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Cardiac Electrophysiologists Explain AFib Risk Factors and Treatment Options | McLaren Health Care News



Author: Erin Thomson

If you are experiencing episodes of a racing heart or extreme fluttering, you could have a serious condition called atrial fibrillation, which is often referred to as AFib.

Atrial fibrillation is the most common type of treated heart arrhythmia. An arrhythmia is when the heart beats too slowly, too fast, or in an irregular way. When a person has AFib, the normal beating in the upper chambers of the heart is irregular, and blood doesn’t flow as well as it should from the atria to the lower chambers of the heart. AFib can happen in brief episodes, or it may be a permanent condition.

AFib can lead to blood clots, stroke, heart failure and other heart-related complications. At least 2.7 million Americans are living with AFib. According to the American Heart Association, anyone from children to adults, can develop atrial fibrillation. The chances of getting AFib increases with age. With so many people living longer, medical researchers predict the number of AFib cases will rise dramatically over the next few years. Despite the fact that AFib increases the risks of heart-related death and stroke, many patients do not take it seriously including its potentially fatal consequences if it is not treated.

Typically, people who have one or more of the following conditions are at higher risk for AFib:

  • Advanced age
  • High blood pressure 
  • Underlying heart disease
  • Drinking alcohol 
  • Family history
  • Sleep apnea
  • Athletes- can be triggered by a rapid heart rate
  • Other chronic conditions such as thyroid problems (specifically hyperthyroidism), diabetes, asthma, and other chronic medical problems

Treatment for AFib involves preventing blood clots and restoring your normal heart rate and rhythm. Medications such as blood thinners, beta-blockers, calcium channel blockers, sodium channel blockers, and potassium channel blockers are the most common.

“In the case that medication doesn’t work, ablation can be done,” said Abdul Alawwa, MD, cardiac electrophysiologist at McLaren Flint. “This is done through a catheter using different types of radiofrequency energy. The two options are either heat or extreme cold (cryoablation) to destroy a few cells in your heart that are sending out the signals that cause the abnormal rhythm. This returns the heartbeat to a normal pattern.”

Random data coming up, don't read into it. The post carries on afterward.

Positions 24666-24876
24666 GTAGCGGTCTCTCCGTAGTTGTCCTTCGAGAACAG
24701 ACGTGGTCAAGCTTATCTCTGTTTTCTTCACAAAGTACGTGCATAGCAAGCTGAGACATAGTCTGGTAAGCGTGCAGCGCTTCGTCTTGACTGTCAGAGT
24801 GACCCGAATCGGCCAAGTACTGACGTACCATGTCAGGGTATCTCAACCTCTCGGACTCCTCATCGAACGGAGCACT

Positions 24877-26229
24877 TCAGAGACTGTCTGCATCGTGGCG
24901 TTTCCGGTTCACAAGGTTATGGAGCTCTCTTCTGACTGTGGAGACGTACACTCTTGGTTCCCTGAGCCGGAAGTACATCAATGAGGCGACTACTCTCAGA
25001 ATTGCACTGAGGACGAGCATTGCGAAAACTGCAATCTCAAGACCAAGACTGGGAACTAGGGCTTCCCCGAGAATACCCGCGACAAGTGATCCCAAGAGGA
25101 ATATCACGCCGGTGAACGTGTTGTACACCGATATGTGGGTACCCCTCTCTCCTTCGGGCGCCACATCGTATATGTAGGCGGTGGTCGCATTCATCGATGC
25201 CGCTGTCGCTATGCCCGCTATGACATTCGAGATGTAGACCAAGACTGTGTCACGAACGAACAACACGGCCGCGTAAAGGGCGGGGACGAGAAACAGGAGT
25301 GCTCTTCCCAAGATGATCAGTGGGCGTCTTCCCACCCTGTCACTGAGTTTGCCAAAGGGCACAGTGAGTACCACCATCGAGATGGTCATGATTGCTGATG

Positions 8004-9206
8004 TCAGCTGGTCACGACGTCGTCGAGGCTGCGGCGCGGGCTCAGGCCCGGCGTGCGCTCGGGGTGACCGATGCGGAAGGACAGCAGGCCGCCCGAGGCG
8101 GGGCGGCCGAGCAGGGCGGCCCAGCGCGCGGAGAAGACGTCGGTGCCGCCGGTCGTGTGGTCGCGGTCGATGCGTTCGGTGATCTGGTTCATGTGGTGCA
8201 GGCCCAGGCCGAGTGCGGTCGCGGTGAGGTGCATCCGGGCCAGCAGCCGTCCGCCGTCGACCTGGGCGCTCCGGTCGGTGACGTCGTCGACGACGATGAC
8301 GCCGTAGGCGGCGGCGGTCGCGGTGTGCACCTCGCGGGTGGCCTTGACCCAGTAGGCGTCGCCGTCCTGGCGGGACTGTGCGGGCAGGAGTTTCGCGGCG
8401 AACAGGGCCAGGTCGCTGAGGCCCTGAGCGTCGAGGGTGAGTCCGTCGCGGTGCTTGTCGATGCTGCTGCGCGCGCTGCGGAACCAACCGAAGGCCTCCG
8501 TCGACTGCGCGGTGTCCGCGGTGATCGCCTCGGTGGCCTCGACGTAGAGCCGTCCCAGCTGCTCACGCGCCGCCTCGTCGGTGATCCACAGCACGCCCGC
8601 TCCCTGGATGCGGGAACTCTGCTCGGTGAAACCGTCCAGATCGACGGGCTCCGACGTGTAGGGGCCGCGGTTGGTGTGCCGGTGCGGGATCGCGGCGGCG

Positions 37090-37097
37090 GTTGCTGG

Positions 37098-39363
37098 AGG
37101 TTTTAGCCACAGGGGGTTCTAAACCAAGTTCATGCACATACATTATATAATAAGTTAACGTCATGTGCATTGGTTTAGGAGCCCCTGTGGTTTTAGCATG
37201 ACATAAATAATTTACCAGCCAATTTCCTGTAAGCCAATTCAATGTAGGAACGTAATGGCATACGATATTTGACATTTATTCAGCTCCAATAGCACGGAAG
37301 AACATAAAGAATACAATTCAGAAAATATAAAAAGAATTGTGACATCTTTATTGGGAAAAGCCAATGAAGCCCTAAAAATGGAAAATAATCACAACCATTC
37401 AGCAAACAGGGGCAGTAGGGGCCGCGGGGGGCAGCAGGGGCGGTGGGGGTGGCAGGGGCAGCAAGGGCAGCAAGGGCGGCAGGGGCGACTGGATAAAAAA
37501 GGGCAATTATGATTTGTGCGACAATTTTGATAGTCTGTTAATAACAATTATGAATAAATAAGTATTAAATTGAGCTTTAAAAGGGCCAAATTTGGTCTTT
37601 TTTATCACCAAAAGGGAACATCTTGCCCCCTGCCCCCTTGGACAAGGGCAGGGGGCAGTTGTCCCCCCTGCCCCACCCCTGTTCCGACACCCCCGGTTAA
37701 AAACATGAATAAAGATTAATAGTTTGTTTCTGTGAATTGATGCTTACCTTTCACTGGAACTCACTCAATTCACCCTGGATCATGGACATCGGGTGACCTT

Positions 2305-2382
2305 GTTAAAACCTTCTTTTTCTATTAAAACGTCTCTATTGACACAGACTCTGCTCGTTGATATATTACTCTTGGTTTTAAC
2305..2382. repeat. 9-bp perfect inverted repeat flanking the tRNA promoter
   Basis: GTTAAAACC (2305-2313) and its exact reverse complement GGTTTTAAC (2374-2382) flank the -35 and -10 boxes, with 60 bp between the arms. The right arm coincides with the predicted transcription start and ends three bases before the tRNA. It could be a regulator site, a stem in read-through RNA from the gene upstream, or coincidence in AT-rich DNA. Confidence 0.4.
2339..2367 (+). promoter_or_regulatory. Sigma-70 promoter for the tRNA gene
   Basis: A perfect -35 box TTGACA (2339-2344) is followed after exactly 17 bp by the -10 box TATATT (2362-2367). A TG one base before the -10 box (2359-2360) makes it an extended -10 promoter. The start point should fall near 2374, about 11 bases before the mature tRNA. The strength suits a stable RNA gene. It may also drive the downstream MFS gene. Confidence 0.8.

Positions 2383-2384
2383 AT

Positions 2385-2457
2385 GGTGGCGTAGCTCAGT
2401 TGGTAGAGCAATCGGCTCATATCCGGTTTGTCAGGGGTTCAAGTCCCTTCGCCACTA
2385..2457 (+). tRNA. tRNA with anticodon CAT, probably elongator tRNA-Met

There have also been advancements in other treatments such as pacemaker technology. Micra is a single-chamber pacemaker that is about the size of a vitamin and can be implanted directly into the heart, eliminating the need for the leads to also be implanted.

“The Micra is a minimally invasive procedure that allows us to implant the pacemaker through a catheter in the leg through a very small incision,” said Madar Abed, MD, cardiac electrophysiologist at McLaren Flint. “This is a great option for patients since minimally invasive procedures avoid complications such as infections.”

For patients with AFib who cannot tolerate blood thinners to prevent stroke, an alternative treatment option is the WATCHMAN device. It is placed into a part of the heart called the left atrial appendage (LAA). The device is suitable specifically for those with atrial fibrillation, which is the leading cause of strokes in the United States and around the world.

“Ninety percent of stroke-causing blood clots that come from the heart and can cause strokes are formed in the LAA and AFib increases stroke by 500 percent,” said Mustafa Hassan, MD, cardiac electrophysiologist and cardiologist at McLaren Flint. “The WATCHMAN permanently closes off this part of the heart to keep those blood clots from escaping.”

A doctor guides the WATCHMAN implant into the patient’s heart through a catheter inserted through a vein in the upper leg. It does not require open heart surgery.

To learn more about the comprehensive heart and vascular services offered at McLaren Flint, visit mclaren.org/flintheart.



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